On 16 August 2009, Opera Software released Opera Mini 5.0 beta, which included tabbed browsing, a password manager, improved touch screen support, and a new interface, with a visual Speed Dial similar to the one introduced by Opera Software in their desktop browser. The browser's use of compression and encrypted proxy-based technology to reduce traffic and speed page display has the side effect of allowing it to circumvent several approaches to Internet censorship. Since 20 November 2009, there have been reports from Chinese users that when they use Opera Mini, they are redirected to an error page leading them to download Opera Mini China version. This is almost certainly due to the Chinese government being concerned that users are using Opera Mini to bypass the Great Firewall of China. Opera agreed to route all of their traffic through government servers. In 2009–10: A press release announcing that Indonesia's Smart Telecom had chosen Opera Mini for their devices said that Opera Mini was the world's most popular mobile browser, and that Russia and Indonesia were the largest users. An iPhone version was approved for distribution by the Apple App Store on 13 April 2010.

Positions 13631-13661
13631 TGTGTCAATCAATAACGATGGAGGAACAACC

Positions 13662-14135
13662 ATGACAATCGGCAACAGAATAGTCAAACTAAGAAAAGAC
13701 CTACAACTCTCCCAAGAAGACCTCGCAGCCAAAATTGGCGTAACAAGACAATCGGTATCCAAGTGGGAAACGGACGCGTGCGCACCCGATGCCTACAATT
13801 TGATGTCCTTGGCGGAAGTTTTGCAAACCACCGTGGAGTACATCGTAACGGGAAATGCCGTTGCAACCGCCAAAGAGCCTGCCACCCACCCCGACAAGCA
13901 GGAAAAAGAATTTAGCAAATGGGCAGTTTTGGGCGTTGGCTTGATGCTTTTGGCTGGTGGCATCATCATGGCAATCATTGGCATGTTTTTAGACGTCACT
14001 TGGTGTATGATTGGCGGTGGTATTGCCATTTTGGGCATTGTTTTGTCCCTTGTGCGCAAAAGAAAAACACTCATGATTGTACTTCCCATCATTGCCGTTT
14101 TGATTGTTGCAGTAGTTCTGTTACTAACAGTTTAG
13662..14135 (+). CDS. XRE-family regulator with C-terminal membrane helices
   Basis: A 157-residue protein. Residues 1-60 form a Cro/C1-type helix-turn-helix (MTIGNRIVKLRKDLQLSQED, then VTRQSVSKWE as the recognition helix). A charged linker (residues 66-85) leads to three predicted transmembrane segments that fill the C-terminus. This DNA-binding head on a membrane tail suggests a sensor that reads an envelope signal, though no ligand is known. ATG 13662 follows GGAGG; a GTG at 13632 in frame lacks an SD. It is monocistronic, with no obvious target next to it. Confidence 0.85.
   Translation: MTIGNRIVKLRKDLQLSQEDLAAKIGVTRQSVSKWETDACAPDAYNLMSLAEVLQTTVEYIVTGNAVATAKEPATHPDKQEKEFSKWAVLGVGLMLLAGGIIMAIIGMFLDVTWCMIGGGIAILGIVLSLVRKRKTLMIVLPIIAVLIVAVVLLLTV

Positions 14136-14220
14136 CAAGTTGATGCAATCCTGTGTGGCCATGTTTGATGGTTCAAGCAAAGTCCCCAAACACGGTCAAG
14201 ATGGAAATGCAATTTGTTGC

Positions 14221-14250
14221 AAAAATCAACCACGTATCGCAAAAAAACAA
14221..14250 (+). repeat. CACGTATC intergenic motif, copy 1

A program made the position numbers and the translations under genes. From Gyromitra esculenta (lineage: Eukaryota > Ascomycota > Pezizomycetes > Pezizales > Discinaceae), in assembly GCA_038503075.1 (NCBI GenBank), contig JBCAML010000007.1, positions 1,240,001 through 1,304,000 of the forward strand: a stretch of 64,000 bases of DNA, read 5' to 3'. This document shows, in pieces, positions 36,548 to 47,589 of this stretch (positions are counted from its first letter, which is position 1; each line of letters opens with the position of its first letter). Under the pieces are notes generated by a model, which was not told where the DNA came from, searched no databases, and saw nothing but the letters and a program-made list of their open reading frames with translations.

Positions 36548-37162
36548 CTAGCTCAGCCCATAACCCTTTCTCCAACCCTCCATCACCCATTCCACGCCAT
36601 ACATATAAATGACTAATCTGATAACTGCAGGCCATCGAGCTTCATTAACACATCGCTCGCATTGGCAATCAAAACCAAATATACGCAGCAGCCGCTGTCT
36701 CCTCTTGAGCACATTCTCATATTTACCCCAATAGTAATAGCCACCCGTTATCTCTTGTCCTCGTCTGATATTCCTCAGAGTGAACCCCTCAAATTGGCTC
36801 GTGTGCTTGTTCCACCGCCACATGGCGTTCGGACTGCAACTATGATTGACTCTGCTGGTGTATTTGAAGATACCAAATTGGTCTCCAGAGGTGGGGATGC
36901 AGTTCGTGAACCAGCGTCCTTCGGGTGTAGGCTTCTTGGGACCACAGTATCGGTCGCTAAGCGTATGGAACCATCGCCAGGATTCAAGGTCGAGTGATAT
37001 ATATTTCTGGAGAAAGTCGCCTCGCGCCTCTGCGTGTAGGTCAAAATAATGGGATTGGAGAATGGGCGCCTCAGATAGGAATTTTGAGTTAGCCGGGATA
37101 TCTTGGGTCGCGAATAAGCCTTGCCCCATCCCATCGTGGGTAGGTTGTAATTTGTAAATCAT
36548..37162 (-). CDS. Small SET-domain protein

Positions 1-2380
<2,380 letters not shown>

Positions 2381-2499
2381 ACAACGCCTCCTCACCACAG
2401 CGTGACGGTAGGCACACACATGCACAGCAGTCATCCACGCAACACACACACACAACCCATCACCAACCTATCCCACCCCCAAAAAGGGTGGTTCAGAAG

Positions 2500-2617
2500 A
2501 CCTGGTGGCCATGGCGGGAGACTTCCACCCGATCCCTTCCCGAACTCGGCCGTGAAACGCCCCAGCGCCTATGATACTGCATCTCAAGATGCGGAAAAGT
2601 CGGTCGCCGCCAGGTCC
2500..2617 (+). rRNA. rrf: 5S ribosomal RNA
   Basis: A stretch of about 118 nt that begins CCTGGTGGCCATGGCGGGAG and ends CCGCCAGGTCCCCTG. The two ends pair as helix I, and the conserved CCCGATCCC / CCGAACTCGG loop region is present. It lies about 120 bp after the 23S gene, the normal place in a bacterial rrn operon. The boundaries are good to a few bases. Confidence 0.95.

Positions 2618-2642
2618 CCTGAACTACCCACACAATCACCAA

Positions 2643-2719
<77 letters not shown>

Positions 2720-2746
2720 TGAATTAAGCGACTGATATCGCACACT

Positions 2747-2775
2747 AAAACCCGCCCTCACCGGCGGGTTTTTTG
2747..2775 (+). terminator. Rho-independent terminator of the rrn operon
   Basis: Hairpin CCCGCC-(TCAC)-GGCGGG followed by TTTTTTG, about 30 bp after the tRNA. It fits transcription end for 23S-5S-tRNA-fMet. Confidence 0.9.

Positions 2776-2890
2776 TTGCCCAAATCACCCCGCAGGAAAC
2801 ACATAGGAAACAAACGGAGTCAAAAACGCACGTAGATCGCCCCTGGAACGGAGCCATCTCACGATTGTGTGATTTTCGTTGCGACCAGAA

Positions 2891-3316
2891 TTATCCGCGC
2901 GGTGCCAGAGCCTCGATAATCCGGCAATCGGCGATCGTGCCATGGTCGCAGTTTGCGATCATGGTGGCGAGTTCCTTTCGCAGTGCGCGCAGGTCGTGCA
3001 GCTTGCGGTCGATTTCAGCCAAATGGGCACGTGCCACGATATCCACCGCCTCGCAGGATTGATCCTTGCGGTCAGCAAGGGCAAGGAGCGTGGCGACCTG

On 3 September 2014, Opera started taking registrations for the beta version of Opera Mini for Windows Phone. The browser was released for Windows Phone on 9 September 2014, as a public beta, the first Opera version for Microsoft's mobile platform since the discontinuation of Windows Mobile.


Opera Mini uses a server to translate HTML, CSS and JavaScript into a more compact format. It can also shrink any images to fit as the handset screen. This step makes Opera Mini fast.

Most Opera Mini versions use only the server-based compression method, with maximal compression but some issues with interactive web apps. Opera Mini can operate in three compression modes: "mini" (or "extreme" on Android versions), "turbo" (or "high" on Android versions) and uncompressed. The turbo and mini modes reduce the amount of data transferred, thereby also increasing speed on slower connections.